24 Sep Are You Fasting?
In Judaism, there are several important fast days throughout the year. Normally, a question like the above might come up around Yom Kippur, the holiest day of the year, and be directed to someone who is suffering from some serious illness. I was asked this question on the fast of Tisha B’av, when I was called up to the Torah during the morning service. The person who asked me this question is responsible for calling people up to read the Torah. The halacha (law) behind the question is to only permit people who are fasting to receive the honor of being called to the Torah. I answered in the affirmative, accepted the honor and recited the blessing, nonetheless my attention was distracted by his question. Why would an acquaintance who I generally see every day in synagogue, ask me such a thing? Was he questioning my level of observance? Did I appear to be someone who did not take this sad day seriously anymore? Did it seem to him that I was not looking healthy enough to fast?
I recently attended a lecture by a well-known rabbi, who shared an amusing anecdote about his advanced age. He said that while he realizes he is getting older, he only notices his aging when he looks at his contemporaries who look so, so old. I sense that is the reason my colleague in the synagogue posed his question as I had recently celebrated an important birthday. Most likely, he now sees me as one of the “older guys” who has reached the stage in life where doctors’ orders might suggest that I do not fast. After I digested my acquaintance’s perception of my age, I smiled and took the question in stride.
I believe that for most of us during this time of year (before Rosh Hashanah), we are very aware that another year has passed. We contemplate what happened to us during the prior year and think about friends and family who are no longer with us. We also turn our attention to the coming year and focus our hopes and prayers on health, happiness, and wellbeing. Nonetheless, I am not sure how many of us internalize that we have grown a year older, that our appearances may have changed and that the world perceives that we may have picked up a few more grey hairs.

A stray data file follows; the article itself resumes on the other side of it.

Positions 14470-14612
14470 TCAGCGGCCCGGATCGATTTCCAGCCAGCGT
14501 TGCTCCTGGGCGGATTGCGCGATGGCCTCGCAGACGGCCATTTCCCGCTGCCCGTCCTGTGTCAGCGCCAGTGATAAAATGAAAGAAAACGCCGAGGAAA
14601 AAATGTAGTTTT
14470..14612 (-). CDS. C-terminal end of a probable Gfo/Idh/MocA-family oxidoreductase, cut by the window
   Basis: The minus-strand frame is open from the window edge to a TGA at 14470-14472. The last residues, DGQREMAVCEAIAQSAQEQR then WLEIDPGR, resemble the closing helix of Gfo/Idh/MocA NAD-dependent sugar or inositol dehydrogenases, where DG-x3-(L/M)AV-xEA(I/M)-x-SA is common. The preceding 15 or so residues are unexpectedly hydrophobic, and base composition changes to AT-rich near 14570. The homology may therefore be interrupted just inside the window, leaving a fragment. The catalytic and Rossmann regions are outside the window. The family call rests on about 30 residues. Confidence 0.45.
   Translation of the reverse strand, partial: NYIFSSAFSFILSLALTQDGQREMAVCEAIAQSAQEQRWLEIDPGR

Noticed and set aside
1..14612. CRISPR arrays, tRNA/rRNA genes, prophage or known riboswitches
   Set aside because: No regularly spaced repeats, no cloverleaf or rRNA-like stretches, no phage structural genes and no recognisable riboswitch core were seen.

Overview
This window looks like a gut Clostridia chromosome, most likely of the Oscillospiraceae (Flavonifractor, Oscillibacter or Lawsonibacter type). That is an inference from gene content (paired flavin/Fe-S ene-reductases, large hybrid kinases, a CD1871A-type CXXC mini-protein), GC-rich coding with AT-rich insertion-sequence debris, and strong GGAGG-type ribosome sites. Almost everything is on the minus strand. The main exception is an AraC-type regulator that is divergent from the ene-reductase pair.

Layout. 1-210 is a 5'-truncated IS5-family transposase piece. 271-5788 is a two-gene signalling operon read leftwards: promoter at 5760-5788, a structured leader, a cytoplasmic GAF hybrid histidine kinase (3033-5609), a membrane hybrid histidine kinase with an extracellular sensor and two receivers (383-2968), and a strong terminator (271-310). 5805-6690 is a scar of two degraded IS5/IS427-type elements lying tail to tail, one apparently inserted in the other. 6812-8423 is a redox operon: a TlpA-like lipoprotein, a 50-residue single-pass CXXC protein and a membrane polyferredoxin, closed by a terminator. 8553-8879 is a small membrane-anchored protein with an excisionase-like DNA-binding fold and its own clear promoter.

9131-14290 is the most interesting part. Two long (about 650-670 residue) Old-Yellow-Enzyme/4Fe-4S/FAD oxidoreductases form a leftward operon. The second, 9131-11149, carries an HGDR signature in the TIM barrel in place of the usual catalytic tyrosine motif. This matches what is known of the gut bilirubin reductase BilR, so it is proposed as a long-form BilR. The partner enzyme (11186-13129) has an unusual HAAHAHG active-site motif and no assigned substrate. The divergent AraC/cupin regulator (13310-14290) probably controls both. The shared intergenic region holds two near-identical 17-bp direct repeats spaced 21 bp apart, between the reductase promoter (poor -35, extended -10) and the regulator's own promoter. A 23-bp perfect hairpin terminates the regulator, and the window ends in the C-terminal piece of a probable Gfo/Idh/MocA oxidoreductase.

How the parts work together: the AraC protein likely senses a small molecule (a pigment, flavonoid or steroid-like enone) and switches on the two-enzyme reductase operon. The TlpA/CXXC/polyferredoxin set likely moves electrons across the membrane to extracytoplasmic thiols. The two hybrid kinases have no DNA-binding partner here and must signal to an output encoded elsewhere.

Many years ago, my wife had a friend who had escaped Austria as a young woman before WWII. She came to Israel and raised a family in the well-known Jerusalem neighborhood of Rehavia. One day while she was getting on an Egged city bus, a young man jumped up and offered her his seat. She told my wife that she was highly offended that she was now perceived as an old lady who needed to sit down. She said she never considered herself as being old even though she was well into her seventies, but now the world had made her look in the proverbial mirror and accept her stage in life. When I originally heard that story, I thought to myself, “how silly!” Now, in light of my own experience of someone perceiving that I was old, I can say that while I was initially taken a bit aback, I actually am happy to have been asked the question about fasting. I am grateful to have reached this stage in life and hopefully, next year when I am asked whether I am fasting, I look forward to answering emphatically: “Yes I am!”
In short, may we all be blessed with a healthy year of aging and to someday reach the stage in life where some young person offers us their seat on the bus.